14. I love this time period also! My home in Alabama was a 1940 Tudor...I loved that house with the plaster walls, tiny bathrooms and hardwood floors. The porches were arched to match the steps...just so much character in the older homes. While they try to replicate it today, they just can't. I love the French Normandy style also..they look so happy and well-maintained...just like the people I envision living inside! Love and hugs!

  15. Hello,
    Oh this was fun to read. I am lucky to live in an old home. We called it our "This Old House Project" it has been a lot of work. But it is full of charm. Wood-floors, solid oak trim, built in shelves and more. The one hard part.. not many electrical outlets. LOL

  16. Hi Dewena,
    I'm doing some blog reading today and stopped by to say hello! I loved reading this this morning! I have missed your writing!! I love the era too and the homes built back then are so beautiful and full of charm! I hope all is well!

  17. Oh I love this post!! So pretty, so have a gift for storytelling my friend. I hope you continue this story...I want to know what happens! I love the pretty picture of "green dress lady" too....she just looks so classy and elegant. But then again, I just think all ladies of those by-gone eras did. We are just missing the "classiness" these days, I think. It's alot more trashy, than classy, that is for sure. LOL I love her outfit too, and her setting the table, getting ready for a nice dinner. Ive never heard of the neighborhood you wrote about but it sure is pretty. I adore old homes and just dislike new ones. No offense to anyone who loves or has a sparkling, spanking new home--those are very nice too--just not my love. Hope you had a lovely weekend and oh my goodness you have a armoire of old magazines?/!!??-- when can i come visit? ha ha LOL. That would keep me happily busy and occupied for hours.....

  18. How wonderful to be taken back to 1930's with you! Only you could take us in such a unique and entertaining way. I just love that home with its pretty porch. I haven't heard of the neighborhood in Ohia, nor have I been to Normandy in France.But, oh, how I would love to! There's nothing better then curling up with a pile of magazines, is there?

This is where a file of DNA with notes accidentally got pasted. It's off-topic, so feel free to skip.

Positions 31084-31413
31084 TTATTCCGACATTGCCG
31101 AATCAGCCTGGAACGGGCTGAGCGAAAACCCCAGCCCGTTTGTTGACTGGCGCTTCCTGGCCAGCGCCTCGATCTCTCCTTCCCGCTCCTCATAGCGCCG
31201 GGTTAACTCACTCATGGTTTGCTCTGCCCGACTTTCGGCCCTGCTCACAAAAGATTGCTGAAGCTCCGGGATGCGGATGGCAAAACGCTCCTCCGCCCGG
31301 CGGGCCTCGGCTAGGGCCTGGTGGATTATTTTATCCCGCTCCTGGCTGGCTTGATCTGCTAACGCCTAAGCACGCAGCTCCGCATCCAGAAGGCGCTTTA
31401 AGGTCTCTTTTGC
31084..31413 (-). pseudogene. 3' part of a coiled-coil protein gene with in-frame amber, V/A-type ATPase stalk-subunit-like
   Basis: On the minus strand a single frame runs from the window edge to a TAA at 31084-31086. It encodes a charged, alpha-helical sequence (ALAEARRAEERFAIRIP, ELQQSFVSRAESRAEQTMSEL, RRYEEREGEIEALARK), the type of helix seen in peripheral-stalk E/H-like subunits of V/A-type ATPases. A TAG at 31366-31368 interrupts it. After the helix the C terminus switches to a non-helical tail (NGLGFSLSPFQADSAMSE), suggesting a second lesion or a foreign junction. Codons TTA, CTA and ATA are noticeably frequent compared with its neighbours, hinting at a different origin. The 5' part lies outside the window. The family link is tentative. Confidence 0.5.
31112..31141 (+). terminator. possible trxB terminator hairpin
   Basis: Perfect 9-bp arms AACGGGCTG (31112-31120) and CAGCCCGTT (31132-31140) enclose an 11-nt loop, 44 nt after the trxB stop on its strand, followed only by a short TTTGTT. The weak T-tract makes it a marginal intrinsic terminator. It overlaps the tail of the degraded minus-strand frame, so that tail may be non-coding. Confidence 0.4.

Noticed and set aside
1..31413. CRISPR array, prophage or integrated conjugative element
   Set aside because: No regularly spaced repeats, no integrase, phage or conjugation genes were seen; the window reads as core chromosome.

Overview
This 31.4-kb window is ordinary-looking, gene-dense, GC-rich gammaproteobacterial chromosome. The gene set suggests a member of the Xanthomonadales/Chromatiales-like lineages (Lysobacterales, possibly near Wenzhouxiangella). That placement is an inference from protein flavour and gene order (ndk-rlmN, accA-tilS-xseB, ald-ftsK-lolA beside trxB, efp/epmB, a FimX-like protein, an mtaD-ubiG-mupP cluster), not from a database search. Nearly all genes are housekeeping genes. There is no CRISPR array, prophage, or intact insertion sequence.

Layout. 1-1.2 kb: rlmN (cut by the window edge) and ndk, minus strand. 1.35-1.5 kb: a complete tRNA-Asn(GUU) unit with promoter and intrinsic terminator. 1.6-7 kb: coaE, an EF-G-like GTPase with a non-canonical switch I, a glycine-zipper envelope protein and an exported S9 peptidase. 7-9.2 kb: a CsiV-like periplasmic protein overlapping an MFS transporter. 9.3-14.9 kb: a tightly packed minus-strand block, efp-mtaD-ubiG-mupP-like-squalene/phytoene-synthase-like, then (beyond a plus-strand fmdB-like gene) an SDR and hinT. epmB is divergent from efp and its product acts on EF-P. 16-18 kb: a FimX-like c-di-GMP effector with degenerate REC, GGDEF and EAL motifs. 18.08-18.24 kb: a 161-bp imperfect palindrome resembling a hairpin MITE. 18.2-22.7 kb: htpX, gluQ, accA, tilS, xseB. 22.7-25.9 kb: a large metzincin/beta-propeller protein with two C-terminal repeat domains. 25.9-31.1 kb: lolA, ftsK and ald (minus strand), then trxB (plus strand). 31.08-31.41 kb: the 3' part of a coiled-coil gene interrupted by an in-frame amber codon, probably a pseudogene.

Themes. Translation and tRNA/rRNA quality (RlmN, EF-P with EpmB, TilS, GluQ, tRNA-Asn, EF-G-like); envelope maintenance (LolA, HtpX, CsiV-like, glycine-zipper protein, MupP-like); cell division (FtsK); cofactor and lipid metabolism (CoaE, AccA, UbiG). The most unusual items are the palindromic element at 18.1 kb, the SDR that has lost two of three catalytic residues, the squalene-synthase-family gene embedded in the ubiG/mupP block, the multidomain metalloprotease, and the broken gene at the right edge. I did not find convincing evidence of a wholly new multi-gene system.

19. A client, their garden in one of my books, lives in a French style home. Built by returning soldier after WW1, he had been injured in France and a local family took him in. He built that house, the one he recovered in from memory. Just wow. Gracious living, yet not extravagant.

    And he put that home on a double lot, making sure to have a potager !!

    My clients raised 2 daughters there and plan to live there to the end. I would too.

    Yes, those magazine pics....take us places. Yes?

    Garden & Be Well, XO T
    I'm still, always, looking for garden chairs. Isn't the hunt fun!!

  20. I clicked on the that stunning Forest Hill neighbourhood and immediately spotted MY dream home, namely the one with the sky blue shutters and honey tinted casement windows, although I do love those decked in complementary hued cedar shingles - so dreamy!

    I think that whatever the decade, you, my dear Dewena, have the ability to make it the most attractive time in which to exist, especially living in homes as beautiful as the ones featured on that site.

    Having said that, I know that you are equally grateful an happy to be living your own dreamy existence at Home Hill.

    Happy Thursday!

  21. Thank you, dear Dewena, for your prayers for my son. I appreciate that very much. He is home now healing and doing better. I am blessed with blog friends like you who always seem to be there when I need them the most.

    love, ~Sheri

  22. This is a lovely post. I love the story and the pictures.
    That picture of the "green dress lady" too is wonderful - doesn't she look so elegant.

    Have a lovely weekend and enjoy these last few days of March.

    All the best Jan

  23. This is so clever, dear Dewana, to give this lovely woman a voice and in keeping with her time. I'm always fascinated about the way women lived, especially the domestic details of daily life. But it seems one thing hasn't changed - the wish to get ahead and the price that comes with it.

  24. My mother told me about the 30's in Kansas City, Kansas, about wearing cardboard in their shoes, and shoes that were so small that her toes became misshapen. Her father was a driver for a bread company, and she told me that "whatever food they lacked, they always had bread". When she went to work, sometimes slices of bread were all that she had to take. I loved this blogpost, but it was such a sad time for so many.

  25. I can tell u would be SUCH an interesting woman to have a cup of coffee with (or a beer, lol)... Love your imagination, your stories.